LAFAYETTE — For five innings, J’Markus George and Southern had UL-Lafayette’s number. Then, with a little prodding from associate head coach Anthony Babineaux, the Cajuns hung a number of their own on the scoreboard.
Trailing 4-0 with just two hits to their credit as they entered the bottom of the sixth, the Cajuns’ bats awoke with a clatter in a five-run sixth inning.
The one-run cushion was enough for the Cajuns bullpen, which limited Southern (13-19) to just one base runner over the final three innings to preserve a 5-4 win.
As the Cajuns (25-15) prepared to take the plate in the sixth with just two hits and no runs on the scoreboard, Babineaux was ready with a challenge.
“We could’ve just sat there for the rest of the night and went, ‘Poor ol’ me,’ and felt sorry for myself,” coach Tony Robichaux said. “But instead (Babineaux) went down there and challenged the hitters. … And they jumped up and rose to the challenge.”
George hit No. 9 batter Jam Williams, then walked leadoff man Blake Trahan to start the inning. The Cajuns were faced with the decision of whether or not to bunt with Kyle Clement, their hottest hitter, at the plate.
They opted to swing away, and Clement rewarded them with a single through the left side, scoring Williams and starting a deluge of runs.
The next batter, Stefan Trosclair, brought in another run with a single off Southern third baseman Rivers Frederick’s glove to extend his hitting streak to 10 games and send Jaguars coach Roger Cador calling to the bullpen.
The new pitcher was met with similar results, though. Powell smashed one hard to the hole between the shortstop and third baseman, and this one too glanced off Frederick’s glove and rolled into shallow left-center, deep enough to allow the go-ahead run to score.
But for a while, it was anybody’s guess if the Cajuns would ever find any breathing room against George, who retired the first 10 batters he faced and he didn’t allow a runner past second base through the first five innings.
George brought his fastball only in the mid-80s, and he frequently threw his off-speed pitches to a Cajuns team that’s known to hunt fastballs.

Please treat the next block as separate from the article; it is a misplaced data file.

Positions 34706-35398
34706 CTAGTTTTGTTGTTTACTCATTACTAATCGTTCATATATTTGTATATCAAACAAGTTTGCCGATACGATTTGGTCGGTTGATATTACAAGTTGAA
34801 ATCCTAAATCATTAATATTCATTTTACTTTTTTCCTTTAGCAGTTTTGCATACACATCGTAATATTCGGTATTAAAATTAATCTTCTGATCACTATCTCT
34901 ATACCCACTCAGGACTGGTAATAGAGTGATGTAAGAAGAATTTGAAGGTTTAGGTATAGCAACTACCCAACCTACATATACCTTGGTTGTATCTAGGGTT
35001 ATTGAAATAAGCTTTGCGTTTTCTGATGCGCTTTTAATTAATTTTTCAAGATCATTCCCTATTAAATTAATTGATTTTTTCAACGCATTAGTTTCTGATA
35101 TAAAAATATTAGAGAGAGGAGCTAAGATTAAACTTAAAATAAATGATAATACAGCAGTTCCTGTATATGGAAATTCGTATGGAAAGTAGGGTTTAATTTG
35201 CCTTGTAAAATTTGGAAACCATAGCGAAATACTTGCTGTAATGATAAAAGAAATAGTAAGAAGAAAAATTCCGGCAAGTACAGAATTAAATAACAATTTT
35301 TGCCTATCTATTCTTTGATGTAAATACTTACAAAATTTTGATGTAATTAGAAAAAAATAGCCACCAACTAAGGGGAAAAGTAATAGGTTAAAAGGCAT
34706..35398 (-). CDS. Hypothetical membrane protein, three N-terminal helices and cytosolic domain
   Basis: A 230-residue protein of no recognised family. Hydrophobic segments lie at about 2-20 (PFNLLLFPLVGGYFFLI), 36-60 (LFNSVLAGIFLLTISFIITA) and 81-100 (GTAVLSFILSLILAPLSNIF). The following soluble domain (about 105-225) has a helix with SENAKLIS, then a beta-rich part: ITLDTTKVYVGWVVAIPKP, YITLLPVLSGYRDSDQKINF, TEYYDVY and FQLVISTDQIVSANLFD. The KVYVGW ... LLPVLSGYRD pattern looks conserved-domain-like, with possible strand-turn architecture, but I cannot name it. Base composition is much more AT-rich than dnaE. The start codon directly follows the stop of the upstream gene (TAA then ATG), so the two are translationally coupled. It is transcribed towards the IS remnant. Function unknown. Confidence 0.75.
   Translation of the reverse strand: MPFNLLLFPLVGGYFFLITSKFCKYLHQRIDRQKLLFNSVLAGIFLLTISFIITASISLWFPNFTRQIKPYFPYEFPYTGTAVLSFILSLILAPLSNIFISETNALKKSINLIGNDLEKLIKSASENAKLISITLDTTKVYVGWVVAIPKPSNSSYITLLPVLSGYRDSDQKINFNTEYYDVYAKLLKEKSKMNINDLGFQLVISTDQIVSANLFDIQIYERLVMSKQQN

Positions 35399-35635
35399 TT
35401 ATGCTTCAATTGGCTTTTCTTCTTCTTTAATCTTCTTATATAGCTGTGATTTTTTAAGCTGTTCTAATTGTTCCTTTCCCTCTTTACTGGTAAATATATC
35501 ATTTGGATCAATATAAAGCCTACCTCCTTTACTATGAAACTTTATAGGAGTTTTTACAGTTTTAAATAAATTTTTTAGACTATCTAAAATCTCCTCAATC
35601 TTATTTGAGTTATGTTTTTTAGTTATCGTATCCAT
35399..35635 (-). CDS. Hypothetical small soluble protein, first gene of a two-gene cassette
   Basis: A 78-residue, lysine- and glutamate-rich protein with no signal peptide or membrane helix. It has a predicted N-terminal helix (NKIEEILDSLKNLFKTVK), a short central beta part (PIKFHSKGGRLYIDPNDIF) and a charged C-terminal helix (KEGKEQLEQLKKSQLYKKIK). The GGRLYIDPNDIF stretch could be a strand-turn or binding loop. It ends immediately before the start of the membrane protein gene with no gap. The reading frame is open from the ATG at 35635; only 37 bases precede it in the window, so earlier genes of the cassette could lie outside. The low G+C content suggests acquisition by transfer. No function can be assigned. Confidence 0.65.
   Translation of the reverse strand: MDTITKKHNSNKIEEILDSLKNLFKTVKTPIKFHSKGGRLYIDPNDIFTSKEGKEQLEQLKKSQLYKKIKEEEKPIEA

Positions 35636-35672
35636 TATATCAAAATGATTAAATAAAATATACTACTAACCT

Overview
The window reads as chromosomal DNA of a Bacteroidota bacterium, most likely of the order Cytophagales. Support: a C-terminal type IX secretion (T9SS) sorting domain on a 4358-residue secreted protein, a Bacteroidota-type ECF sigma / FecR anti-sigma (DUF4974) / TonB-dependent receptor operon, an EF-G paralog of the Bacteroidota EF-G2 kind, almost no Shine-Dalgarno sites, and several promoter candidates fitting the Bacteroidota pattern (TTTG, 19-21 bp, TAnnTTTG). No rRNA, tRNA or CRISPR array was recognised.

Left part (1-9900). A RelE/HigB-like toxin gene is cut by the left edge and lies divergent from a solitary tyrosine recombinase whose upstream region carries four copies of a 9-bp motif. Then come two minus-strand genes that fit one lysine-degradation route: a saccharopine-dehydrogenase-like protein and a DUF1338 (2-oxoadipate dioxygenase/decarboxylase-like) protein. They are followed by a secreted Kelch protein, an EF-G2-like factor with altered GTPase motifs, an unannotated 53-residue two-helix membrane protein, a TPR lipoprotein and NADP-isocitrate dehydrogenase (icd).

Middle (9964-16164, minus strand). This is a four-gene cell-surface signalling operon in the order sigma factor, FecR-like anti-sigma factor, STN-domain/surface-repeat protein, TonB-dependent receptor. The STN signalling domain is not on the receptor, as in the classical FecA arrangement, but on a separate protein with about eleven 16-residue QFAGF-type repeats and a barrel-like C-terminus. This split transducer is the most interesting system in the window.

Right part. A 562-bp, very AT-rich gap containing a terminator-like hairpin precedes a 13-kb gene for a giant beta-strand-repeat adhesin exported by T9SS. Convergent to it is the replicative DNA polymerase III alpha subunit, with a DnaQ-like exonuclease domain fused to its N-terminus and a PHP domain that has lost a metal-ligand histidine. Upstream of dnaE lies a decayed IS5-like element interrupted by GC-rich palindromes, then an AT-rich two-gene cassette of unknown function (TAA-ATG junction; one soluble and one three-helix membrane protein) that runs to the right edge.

“He was pitching everybody backward, and we’re a fastball-hitting team,” Powell said. “We like to get out there and get after the fastball. He was flipping some off-speed stuff in there and keeping our guys off-balance. It falls on our shoulders. We’ve got to stay on our approach.”
Right-hander Eric Carter overmatched Southern’s hitters in the first meeting between the two teams, striking out a career high 11. He got the start again, but the Jaguars were ready for Carter’s high-velocity fastball this time.
A two-run homer by Southern leadoff hitter Tyler Kirksey capped a three-run third inning, and three well-struck balls scored another run in the sixth to chase Carter from the game on the hook for the loss.
The Cajuns dodged a bullet in that sixth inning, as Marcus Tomlin never touched second on what would’ve been an RBI double by Jose DeLa Torre. He was originally ruled to have scored, but the Cajuns appealed, and Tomlin was declared to be out.
True freshman right-hander Logan Stoelke (1-1), who has spent much of the season on the shelf, allowed just one hit in 2.1 innings of scoreless relief.
Stoelke struck out a pair and induced four groundball outs, letting his defense do the work behind him.
“I just tried to keep it over the plate,” Stoelke said. “Let them get themselves out and don’t try to do anything too big.”
With the game on the line, Robichaux turned to closer Dylan Moore, another true freshman, despite the fact that Moore threw the night before against Southeastern.
“(Moore) threw about 15 pitches for us (Tuesday) night … so we didn’t want him to throw anything but for the win in the ninth. And Stoelke allowed us to do that,” Robichaux said.
Moore didn’t need many pitches to get the job done, though. He retired the side in order with a pair of strikeouts, needing 17 pitches to record his fifth save.
The Cajuns will stay home for a three-game series against UT-Arlington this weekend, with first pitch coming at 6 p.m. Friday. They’ll enter the game on quite a hot streak, having won 10 of their past 12. No. 10 might not have earned style points, but style points don’t matter in the standings.
“It wasn’t pretty by any means, but we have a saying over here,” Powell said. “‘You can’t ever win good enough.’”